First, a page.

When it came to developing these new control panels, the two overriding problems the design team had to solve were workflow and quality.
 
In addition, many clients and DOPs have complained about not being able to achieve “film looks” from digital film cameras. By increasing the access to features in the primary color correction it greatly enhances the subtle creativity that achieving film looks requires. So with the design of these new panels, enhancing the control over the primary color corrector tools was critical.
 
Both panels include a row of 12 knobs that provide access to the most powerful primary correction features, making it easy to experiment and try new combinations. The primary knobs can be used to control Y Lift, Y Gamma, Y Gain, Contrast, Pivot, Mid-tone Detail, Color Boost, Shadow, Highlight, Saturation, Hue Rotation and Luminance Mix. With direct access to dedicated knobs on the control panel for these primary color correction controls, we hope to inspire a new creative revolution in the look of images for film and television.
 
In addition, the new panels have a range of transport and grading control buttons on the right side of the panel that put the most important and commonly used commands at the colorist’s fingertips, so they can work faster without having to hunt through menus or palettes to change a setting.
 
All of the DaVinci Resolve hardware control panels feature a consistent layout that makes it easy for professional colorists to move between the new panels and our traditional DaVinci Resolve Advanced Panel. Many of the controls are in the same position and the trackballs are large and designed with a similar professional feel so any existing DaVinci Resolve colorist should feel completely at home on the new panels.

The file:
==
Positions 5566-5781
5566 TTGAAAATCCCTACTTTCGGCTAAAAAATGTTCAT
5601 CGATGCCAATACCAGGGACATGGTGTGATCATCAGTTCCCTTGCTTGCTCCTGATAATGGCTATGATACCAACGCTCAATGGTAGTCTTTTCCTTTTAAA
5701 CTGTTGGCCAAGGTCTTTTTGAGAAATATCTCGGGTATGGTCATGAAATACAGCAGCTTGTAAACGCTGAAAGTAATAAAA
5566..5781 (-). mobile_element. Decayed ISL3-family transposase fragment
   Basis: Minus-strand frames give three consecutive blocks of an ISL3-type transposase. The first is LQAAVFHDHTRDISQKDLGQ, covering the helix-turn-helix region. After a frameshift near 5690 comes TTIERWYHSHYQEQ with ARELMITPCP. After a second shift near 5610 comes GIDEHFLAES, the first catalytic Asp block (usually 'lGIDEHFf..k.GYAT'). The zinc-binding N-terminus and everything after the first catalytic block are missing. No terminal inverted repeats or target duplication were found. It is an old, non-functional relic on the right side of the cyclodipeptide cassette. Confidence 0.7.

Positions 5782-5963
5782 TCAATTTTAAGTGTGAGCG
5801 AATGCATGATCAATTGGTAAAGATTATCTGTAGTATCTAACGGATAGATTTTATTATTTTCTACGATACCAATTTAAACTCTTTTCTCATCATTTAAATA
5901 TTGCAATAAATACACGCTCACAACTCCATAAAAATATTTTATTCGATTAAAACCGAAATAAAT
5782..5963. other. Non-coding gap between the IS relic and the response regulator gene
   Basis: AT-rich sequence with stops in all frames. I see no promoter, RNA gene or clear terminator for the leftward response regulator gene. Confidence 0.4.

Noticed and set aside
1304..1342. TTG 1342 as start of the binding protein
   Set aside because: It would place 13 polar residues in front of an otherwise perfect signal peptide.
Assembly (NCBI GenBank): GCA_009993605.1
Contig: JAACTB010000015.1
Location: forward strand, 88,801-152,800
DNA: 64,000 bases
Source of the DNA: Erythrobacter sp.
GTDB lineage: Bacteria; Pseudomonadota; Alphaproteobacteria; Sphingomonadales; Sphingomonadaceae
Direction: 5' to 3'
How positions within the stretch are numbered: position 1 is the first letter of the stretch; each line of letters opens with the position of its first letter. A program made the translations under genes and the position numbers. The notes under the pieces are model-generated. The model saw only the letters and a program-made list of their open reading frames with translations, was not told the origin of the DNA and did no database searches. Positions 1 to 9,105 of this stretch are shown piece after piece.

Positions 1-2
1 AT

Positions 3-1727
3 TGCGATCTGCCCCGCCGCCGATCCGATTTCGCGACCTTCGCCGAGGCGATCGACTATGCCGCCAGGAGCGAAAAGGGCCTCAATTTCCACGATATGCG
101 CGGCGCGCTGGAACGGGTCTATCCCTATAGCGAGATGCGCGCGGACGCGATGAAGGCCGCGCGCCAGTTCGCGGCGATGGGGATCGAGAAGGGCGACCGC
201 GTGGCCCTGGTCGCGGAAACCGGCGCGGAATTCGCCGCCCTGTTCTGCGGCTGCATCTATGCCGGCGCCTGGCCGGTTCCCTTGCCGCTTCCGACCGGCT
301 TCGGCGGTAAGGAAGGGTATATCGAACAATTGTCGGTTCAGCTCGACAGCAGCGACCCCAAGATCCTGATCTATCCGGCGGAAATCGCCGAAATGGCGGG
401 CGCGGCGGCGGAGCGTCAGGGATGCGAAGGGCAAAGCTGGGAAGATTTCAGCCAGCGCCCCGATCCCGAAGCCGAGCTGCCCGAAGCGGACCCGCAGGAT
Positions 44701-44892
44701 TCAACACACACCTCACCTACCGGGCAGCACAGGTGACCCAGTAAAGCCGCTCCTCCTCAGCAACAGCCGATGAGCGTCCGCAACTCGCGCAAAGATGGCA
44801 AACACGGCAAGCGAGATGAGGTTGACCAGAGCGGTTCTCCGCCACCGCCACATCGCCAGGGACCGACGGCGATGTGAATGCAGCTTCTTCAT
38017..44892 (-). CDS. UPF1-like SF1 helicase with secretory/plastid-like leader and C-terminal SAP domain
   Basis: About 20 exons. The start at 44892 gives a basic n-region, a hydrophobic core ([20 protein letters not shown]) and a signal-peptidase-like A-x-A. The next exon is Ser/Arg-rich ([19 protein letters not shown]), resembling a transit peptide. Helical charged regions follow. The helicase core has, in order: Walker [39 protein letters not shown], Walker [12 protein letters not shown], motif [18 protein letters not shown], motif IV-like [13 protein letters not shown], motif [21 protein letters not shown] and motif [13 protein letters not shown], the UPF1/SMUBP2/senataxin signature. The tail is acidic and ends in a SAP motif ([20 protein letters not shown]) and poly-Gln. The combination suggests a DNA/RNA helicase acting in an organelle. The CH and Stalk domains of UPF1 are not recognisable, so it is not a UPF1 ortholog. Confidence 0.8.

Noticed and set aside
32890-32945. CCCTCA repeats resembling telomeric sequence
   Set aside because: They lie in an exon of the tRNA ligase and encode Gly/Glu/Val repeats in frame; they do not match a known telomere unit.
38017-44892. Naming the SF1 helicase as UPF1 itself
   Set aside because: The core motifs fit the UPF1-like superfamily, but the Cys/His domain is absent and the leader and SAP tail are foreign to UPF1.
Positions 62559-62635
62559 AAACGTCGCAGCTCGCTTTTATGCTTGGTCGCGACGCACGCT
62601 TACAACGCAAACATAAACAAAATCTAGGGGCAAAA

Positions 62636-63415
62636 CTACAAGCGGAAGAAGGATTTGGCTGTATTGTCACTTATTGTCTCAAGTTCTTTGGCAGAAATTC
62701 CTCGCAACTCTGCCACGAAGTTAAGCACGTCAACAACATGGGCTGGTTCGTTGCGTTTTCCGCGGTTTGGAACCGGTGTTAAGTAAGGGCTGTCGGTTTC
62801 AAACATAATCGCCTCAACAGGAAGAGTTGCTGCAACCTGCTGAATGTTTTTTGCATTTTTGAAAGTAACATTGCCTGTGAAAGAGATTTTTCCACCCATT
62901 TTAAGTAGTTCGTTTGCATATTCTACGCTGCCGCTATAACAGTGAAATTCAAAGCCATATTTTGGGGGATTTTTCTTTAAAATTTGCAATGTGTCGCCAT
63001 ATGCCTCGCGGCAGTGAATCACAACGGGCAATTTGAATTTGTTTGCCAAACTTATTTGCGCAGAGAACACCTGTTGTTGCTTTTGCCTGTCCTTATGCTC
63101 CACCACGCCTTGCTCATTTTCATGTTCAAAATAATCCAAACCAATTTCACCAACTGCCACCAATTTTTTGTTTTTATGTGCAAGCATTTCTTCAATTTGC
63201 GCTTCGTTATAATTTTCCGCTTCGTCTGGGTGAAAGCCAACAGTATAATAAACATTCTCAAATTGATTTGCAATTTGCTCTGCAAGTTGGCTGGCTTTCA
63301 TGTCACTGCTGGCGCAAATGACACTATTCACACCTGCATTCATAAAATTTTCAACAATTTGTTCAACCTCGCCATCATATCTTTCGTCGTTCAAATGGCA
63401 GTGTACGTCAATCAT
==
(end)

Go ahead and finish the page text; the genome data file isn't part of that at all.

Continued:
The new control panels feature an elegant and durable machined aluminum body with professional, high resolution balanced trackballs. The trackballs provide RGB balance adjustments for lift, gamma and gain, each with a master level control set via a movable outer trackball ring. The other control knobs are custom designed and precision machined to provide super fine control over adjustments. They can also be pressed to quickly reset a parameter. Illuminated buttons make it easy to see which controls are active, even in a darkened room. The DaVinci Resolve Mini Panel model adds two high resolution screens that display information and parameter settings for the currently selected tool and additional control buttons for DaVinci Resolve features.
 
Product Summary
The DaVinci Resolve Micro Panel is a super small hardware control panel that’s well suited for editing workstations and on-location use. It includes 3 high resolution weighted trackballs, 12 control knobs for advanced primary color correction, 18 dedicated navigation and transport keys, and more.